Rwanda has accused France of playing an active role in the genocide of 1994, in which about 800,000 people were killed.
An independent Rwandan commission said France was aware of preparations for the genocide and helped train the ethnic Hutu militia perpetrators.
The report also accused French troops of direct involvement in the killings.
It named 33 senior French military and political figures that it said should be prosecuted. France has previously denied any such responsibility.
Among those named in the report were the late former President, Francois Mitterrand, and the then Prime Minister Edouard Balladur.
Two men who went on to become prime minister were also named – Alain Juppe, the foreign minister at the time, and his then chief aide, Dominique de Villepin.
The French foreign ministry told the BBC it would only respond to the fresh allegations after reading the report, which was released on Tuesday afternoon.
Earlier this year France’s Foreign Minister Bernard Kouchner denied French responsibility in connection with the genocide, but said political errors had been made.
The Rwandan government has urged the relevant authorities to bring the accused French politicians and military officials to justice
Rwandan justice ministry
Report raises issue of motive
Some 800,000 minority Tutsis and moderate Hutus were slaughtered by Hutu militias in just 100 days in 1994.
The report says France backed Rwanda’s Hutu government with political, military, diplomatic and logistical support.
It accuses France of training Hutu militias responsible for the slaughter, helping plan the genocide, and participating in the killings.
“French forces directly assassinated Tutsis and Hutus accused of hiding Tutsis… French forces committed several rapes on Tutsi survivors,” said a statement from the justice ministry cited by AFP news agency.
“Considering the seriousness of the alleged crimes, the Rwandan government has urged the relevant authorities to bring the accused French politicians and military officials to justice,” the statement said.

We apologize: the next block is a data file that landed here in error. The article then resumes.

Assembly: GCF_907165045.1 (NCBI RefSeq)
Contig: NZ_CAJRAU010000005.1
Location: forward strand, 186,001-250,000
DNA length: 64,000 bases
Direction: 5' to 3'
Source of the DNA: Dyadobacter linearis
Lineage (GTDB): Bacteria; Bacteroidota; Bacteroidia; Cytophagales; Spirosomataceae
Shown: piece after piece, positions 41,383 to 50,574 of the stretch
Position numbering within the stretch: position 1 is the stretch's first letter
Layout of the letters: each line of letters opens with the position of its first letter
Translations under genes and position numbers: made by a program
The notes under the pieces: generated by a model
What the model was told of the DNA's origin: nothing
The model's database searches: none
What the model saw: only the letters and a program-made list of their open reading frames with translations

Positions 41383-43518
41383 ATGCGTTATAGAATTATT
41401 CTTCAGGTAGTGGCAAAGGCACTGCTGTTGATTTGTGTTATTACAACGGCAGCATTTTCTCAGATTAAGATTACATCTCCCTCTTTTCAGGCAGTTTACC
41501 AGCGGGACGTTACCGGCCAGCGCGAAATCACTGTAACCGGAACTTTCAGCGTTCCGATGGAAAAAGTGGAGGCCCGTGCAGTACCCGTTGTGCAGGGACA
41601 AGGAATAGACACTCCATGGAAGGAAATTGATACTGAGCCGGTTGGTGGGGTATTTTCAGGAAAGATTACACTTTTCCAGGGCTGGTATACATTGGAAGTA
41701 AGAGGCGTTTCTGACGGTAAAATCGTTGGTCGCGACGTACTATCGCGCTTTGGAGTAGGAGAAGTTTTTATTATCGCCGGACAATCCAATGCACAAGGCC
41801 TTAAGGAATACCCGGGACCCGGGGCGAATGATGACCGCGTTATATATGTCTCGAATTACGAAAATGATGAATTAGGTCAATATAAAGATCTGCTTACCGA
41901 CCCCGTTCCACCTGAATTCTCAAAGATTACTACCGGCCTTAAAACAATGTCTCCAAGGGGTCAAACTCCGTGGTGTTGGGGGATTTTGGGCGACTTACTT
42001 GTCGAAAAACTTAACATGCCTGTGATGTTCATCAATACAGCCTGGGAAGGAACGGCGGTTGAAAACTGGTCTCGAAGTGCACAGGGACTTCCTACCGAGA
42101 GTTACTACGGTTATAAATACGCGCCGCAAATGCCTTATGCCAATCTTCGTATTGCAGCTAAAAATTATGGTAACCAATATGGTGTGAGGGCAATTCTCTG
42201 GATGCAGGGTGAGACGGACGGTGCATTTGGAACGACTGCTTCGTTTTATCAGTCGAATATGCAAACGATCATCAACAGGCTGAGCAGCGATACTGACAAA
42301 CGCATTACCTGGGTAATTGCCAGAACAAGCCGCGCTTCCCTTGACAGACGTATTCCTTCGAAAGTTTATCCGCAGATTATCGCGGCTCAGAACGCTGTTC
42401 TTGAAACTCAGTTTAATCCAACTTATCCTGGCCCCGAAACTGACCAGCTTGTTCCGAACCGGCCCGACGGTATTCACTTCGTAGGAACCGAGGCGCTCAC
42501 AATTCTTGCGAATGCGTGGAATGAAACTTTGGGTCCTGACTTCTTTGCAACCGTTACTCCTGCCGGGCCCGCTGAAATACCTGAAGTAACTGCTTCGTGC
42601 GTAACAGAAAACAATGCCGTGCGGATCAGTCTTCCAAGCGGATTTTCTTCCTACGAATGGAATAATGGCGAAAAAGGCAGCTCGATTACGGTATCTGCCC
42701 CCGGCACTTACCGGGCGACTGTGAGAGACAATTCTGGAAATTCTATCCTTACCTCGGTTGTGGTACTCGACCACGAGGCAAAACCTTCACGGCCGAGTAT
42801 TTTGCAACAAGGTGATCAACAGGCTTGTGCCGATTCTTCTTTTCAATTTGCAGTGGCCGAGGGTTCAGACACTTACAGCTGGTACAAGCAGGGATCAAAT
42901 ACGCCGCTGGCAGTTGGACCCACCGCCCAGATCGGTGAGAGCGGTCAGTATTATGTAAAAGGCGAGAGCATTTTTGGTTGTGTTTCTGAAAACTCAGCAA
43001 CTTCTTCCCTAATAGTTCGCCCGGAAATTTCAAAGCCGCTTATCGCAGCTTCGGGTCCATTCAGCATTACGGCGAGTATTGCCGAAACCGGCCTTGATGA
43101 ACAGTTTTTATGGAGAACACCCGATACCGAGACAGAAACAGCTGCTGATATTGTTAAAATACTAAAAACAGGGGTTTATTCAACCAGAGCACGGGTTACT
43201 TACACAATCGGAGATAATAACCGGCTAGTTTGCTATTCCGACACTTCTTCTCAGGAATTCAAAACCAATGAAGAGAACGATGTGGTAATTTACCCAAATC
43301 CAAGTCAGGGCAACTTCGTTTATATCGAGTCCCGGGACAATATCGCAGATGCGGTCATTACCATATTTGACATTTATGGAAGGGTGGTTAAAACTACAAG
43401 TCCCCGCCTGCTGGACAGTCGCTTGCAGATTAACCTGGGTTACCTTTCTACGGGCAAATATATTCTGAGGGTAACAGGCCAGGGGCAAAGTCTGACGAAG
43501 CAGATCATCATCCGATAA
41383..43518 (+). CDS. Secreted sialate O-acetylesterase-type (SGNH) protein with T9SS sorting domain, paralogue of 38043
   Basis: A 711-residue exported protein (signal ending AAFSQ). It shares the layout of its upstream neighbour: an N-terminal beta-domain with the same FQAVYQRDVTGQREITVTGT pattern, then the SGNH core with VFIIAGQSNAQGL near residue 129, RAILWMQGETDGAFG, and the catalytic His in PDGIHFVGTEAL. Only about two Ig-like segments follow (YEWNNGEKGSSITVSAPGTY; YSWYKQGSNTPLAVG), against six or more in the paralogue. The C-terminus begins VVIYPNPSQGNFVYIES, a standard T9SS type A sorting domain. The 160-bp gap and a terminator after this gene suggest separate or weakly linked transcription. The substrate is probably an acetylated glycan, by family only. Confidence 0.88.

It further alleged that French forces did nothing to challenge checkpoints used by Hutu forces in the genocide.
“They clearly requested that the Interahamwes continue to man those checkpoints and kill Tutsis attempting to flee,” it said.
The BBC’s Geoffrey Mutagoma in the Rwandan capital, Kigali, says the commission spent nearly two years investigating France’s alleged role in the genocide.
It heard testimonies from genocide survivors, researchers, writers and reporters.
The 500-page document was presented to the Rwanda’s government last November, but was not made public until now.
Rwanda has repeatedly accused France of arming and training the Hutu militias that perpetrated the genocide, and of dragging its feet in co-operating with the investigations that followed.
France has maintained that its forces helped protect civilians during a UN-sanctioned mission in Rwanda at the time.
The two countries have had a frosty relationship since 2006 when a French judge implicated Rwandan President Paul Kagame in the downing in 1994 of then-President Juvenal Habyarimana’s plane – an event widely seen as triggering the killings.
President Kagame has always denied the charge.
He says Mr Habyarimana, a Hutu, was killed by Hutu extremists who then blamed the incident on Tutsi rebels to provide the pretext for the genocide.
Page last updated at 17:25 GMT, Tuesday, 5 August 2008 18:25 UK
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